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5:4 Wednesday, April 30, 2003

Whats All This Talk About Literacy?

A New Guide for Parents of Deaf or Hard of Hearing Children

According to the National Institute for Literacy, forty-four million Americans age sixteen and older have the lowest literacy skills (level 1) and have significant literacy needs; forty-three percent of people with the lowest literacy skills live in poverty; seventy percent of people with the lowest literacy skills have no full- or part-time job; workers lacking a high school diploma earn $452 per month compared to $1,829 for college graduates; and eight million people (4 percent of the total adult population) were unable to perform even the simplest literacy tasks.

Literacy and Your Deaf Child provides parents with the means to ensure that their deaf or hard of hearing child becomes a proficient reader and writer and develops overall literacy skills that will enable him to function in an increasingly print-oriented world. In chapter one of Literacy and Your Deaf Child, authors David A. Stewart and Bryan R. Clarke define literacy, stating: “For many people, literacy means the ability to communicate, to read and write, to calculate and, with the advent of cyberspace, use a computer. The latter is made evident by the recently invented term computer-literate.”

This new guide begins by introducing some common concepts, among them the importance of parental involvement in a deaf child’s education. It outlines how children acquire language and describes the auditory and visual links to literacy. With this information parents can make informed decisions regarding hearing aids, cochlear implants, speechreading, and sign communication, all of which can have a marked influence on their child’s language development. Read chapter eight, Writing, and order Literacy and Your Deaf Child at a special savings of 20% off the regular price.

Studies in Second Language Acquisition features a ringing endorsement of Clayton Valli and Ceil Lucas’s Linguistics of American Sign Language: An Introduction in its March 2003 issue: “This volume is unrivaled among linguistic works on American Sign Language. Most of the published work on American Sign Language is either in the form of textbooks (of varying quality) or highly technical linguistic research that is often inaccessible to the general reader, even one whose signing skills may be quite good. This work is different in that it provides a solid linguistic foundation for the study of American Sign Language, coupled with an up-to-date analysis of what we know about the structures an operations of American Sign Language. It also provides in a single place an invaluable collection of major articles in the linguistics of American Sign Language.” Read the full review, and order Linguistics of American Sign Language.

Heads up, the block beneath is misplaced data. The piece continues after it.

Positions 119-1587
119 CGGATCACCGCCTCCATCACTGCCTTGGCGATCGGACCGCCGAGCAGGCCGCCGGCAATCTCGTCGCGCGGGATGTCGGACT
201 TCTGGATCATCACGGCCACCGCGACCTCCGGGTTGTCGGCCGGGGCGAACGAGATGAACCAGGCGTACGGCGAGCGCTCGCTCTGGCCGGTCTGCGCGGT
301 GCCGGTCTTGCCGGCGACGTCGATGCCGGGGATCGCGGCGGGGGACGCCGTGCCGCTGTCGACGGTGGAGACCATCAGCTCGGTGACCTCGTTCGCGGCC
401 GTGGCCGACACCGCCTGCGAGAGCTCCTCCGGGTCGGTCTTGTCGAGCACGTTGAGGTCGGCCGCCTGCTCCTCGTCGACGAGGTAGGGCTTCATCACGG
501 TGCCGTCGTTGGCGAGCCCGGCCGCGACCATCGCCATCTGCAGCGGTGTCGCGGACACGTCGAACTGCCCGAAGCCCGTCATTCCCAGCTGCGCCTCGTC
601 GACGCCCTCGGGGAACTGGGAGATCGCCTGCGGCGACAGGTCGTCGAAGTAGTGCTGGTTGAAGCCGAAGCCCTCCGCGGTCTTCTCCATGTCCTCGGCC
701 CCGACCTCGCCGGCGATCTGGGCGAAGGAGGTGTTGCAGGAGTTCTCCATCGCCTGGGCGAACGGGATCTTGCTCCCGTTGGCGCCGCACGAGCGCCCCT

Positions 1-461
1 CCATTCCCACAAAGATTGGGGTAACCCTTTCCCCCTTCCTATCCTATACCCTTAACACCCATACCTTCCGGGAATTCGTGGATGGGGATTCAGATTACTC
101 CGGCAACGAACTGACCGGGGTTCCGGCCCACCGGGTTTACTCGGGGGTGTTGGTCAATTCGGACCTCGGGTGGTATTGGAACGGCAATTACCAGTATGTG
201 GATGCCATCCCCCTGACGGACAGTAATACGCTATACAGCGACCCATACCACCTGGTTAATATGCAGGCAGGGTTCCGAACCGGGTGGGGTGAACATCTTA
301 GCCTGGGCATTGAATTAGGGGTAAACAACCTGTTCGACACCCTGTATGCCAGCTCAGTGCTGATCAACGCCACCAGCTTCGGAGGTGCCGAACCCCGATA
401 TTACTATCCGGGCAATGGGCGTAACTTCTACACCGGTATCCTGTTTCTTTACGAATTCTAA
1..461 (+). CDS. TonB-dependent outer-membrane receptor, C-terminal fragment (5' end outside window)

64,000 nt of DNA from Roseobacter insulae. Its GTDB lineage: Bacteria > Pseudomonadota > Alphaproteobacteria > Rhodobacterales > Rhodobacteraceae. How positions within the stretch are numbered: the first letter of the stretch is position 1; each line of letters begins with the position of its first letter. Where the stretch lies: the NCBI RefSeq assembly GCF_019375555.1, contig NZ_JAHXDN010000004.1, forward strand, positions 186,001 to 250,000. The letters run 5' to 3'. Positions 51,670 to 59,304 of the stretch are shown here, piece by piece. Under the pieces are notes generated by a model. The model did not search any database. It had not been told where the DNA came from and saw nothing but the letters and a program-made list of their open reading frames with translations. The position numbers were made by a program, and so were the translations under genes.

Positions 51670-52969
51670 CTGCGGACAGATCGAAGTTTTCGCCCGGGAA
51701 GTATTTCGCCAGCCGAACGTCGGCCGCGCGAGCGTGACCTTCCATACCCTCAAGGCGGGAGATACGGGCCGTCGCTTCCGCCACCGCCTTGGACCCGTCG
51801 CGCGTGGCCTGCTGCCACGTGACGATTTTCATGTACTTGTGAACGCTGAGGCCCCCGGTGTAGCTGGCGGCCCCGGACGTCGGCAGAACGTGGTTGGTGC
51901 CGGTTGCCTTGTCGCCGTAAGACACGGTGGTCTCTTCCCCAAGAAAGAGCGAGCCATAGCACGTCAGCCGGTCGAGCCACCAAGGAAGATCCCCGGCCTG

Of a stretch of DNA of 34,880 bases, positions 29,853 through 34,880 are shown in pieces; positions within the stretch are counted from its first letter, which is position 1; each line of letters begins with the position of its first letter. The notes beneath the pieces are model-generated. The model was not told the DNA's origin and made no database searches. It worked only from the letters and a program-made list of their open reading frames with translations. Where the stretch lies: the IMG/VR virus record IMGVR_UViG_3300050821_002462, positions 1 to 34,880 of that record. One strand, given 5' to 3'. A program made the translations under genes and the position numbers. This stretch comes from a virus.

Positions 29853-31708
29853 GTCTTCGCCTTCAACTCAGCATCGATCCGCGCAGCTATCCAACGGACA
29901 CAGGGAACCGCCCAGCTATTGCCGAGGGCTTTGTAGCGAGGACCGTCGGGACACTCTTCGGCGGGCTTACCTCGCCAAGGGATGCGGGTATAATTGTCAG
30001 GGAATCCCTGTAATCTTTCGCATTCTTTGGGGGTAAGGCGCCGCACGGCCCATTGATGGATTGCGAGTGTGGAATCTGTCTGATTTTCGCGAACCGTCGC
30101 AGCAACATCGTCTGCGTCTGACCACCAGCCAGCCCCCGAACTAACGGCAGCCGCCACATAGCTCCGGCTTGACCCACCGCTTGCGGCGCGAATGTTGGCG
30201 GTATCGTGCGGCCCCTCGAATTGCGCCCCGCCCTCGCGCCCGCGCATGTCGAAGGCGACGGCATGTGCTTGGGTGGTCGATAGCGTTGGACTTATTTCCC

Historians, geneticists, and representatives of the disability community gathered at the Gallaudet University Kellogg Conference Center on April 2-4, 2003 to participate in the Genetics, Disability and Deafness International Conference, sponsored by the Gallaudet University Press Institute. Louis Menand, author of the Pulitzer-Prize winning book The Metaphysical Club, kicked off the conference with his presentation “The Science of Human Nature and the Human Nature of Science.” Menand, Distinguished Professor of English at the Graduate Center of the City University of New York, appeared through support from the Schaefer Endowment Fund. He was joined in setting the conference’s intellectually stimulating tone by two other keynote speakers, Alan Guttmacher, Deputy Director of the National Human Genome Research Institute, who announced that the human mapping project was only 11 days from completion, and Michael Bérubé, Paterno Family Professor of English at the Pennsylvania State University, who explored “Disability, Democracy, and the New Genetics.”

John Schuchman, Professor Emeritus of History at Gallaudet University discussed deafness and eugenics in the Nazi era, and Walter Nance, Professor of Genetics at Virginia Commonwealth University, provided an introduction to genetic studies of deafness during the past 100 years. Other renowned presenters eloquently addressed social accommodation and disability, basic concepts of heredity, deafness in a Bedouin community, informed consent, bioethics and studies of attitudes of deaf adults towards genetics, and genetic. These invigorating presentations spurred sharp debate in the audience, which represented a broad mix of backgrounds and countries. The conference culminated in lively, moving accounts of personal and professional experiences with genetic counseling from a panel of deaf individuals, capped off by an inspiring summary from Irene Leigh, Professor of Psychology at Gallaudet. The Genetics, Disability, and Deafness International Conference explored issues that will be debated by historians, geneticists, ethicists, and disability-rights advocates for as long as the genetics revolution continues to have an impact on hereditary deafness.


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